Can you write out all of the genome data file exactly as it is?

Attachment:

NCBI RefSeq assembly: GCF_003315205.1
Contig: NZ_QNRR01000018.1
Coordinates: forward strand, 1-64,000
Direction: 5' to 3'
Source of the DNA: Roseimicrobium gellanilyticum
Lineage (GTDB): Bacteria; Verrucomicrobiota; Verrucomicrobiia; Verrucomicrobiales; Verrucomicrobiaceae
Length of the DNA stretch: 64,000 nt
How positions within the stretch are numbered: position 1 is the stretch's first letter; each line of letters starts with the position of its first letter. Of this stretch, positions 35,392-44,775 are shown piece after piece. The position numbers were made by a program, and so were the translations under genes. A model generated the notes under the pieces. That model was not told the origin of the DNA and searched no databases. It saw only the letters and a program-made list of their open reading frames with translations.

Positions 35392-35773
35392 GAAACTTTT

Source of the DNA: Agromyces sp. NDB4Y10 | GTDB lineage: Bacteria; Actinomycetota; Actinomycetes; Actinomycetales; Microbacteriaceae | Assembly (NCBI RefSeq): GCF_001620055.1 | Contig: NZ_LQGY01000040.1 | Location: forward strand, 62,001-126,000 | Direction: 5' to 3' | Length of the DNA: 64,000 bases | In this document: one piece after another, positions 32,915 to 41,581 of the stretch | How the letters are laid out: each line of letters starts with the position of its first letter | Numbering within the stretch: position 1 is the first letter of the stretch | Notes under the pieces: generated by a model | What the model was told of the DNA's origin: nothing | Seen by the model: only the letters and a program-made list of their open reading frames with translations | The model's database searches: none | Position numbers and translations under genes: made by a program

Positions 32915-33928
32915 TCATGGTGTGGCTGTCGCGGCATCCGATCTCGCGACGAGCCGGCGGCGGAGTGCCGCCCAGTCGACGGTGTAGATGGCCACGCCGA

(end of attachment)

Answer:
NCBI RefSeq assembly: GCF_003315205.1
Contig: NZ_QNRR01000018.1
Coordinates: forward strand, 1-64,000
Direction: 5' to 3'
Source of the DNA: Roseimicrobium gellanilyticum
Lineage (GTDB): Bacteria; Verrucomicrobiota; Verrucomicrobiia; Verrucomicrobiales; Verrucomicrobiaceae
Length of the DNA stretch: 64,000 nt
How positions within the stretch are numbered: position 1 is the stretch's first letter; each line of letters starts with the position of its first letter. Of this stretch, positions 35,392-44,775 are shown piece after piece. The position numbers were made by a program, and so were the translations under genes. A model generated the notes under the pieces. That model was not told the origin of the DNA and searched no databases. It saw only the letters and a program-made list of their open reading frames with translations.

Positions 35392-35773
35392 GAAACTTTT

Source of the DNA: Agromyces sp. NDB4Y10 | GTDB lineage: Bacteria; Actinomycetota; Actinomycetes; Actinomycetales; Microbacteriaceae | Assembly (NCBI RefSeq): GCF_001620055.1 | Contig: NZ_LQGY01000040.1 | Location: forward strand, 62,001-126,000 | Direction: 5' to 3' | Length of the DNA: 64,000 bases | In this document: one piece after another, positions 32,915 to 41,581 of the stretch | How the letters are laid out: each line of letters starts with the position of its first letter | Numbering within the stretch: position 1 is the first letter of the stretch | Notes under the pieces: generated by a model | What the model was told of the DNA's origin: nothing | Seen by the model: only the letters and a program-made list of their open reading frames with translations | The model's database searches: none | Position numbers and translations under genes: made by a program

Positions 32915-33928
32915 TCATGGTGTGGCTGTCGCGGCATCCGATCTCGCGACGAGCCGGCGGCGGAGTGCCGCCCAGTCGACGGTGTAGATGGCCACGCCGA